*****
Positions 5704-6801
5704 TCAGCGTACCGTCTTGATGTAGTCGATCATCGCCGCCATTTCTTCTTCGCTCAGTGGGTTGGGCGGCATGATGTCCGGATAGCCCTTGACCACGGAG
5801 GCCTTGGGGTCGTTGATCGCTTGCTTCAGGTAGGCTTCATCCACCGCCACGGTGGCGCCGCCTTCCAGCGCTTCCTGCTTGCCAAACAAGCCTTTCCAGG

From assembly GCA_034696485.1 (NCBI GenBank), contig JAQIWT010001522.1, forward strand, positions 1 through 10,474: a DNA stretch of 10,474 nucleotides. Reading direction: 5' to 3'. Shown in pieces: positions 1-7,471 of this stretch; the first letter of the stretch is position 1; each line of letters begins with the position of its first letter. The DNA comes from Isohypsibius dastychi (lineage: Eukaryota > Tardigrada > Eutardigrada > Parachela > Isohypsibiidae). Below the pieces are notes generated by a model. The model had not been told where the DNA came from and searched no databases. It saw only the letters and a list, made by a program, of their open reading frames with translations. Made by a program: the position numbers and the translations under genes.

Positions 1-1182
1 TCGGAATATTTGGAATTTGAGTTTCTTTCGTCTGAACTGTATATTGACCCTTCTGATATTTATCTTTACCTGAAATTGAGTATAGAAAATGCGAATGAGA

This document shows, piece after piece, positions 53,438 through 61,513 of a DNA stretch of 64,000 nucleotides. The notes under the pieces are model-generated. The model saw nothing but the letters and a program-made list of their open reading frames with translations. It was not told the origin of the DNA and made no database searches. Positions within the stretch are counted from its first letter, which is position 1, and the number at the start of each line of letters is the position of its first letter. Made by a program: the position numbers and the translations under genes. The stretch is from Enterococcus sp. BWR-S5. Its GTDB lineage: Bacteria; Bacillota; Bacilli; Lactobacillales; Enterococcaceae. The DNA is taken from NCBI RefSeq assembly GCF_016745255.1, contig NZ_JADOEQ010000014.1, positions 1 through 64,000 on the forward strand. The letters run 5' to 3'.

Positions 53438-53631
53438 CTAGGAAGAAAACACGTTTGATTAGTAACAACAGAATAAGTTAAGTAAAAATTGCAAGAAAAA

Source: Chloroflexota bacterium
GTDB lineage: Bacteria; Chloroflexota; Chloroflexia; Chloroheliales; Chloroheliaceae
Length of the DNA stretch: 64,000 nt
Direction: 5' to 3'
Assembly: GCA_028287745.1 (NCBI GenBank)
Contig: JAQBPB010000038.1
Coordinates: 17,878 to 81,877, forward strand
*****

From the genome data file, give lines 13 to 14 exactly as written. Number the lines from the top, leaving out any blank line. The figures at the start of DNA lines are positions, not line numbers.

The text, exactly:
Direction: 5' to 3'
Assembly: GCA_028287745.1 (NCBI GenBank)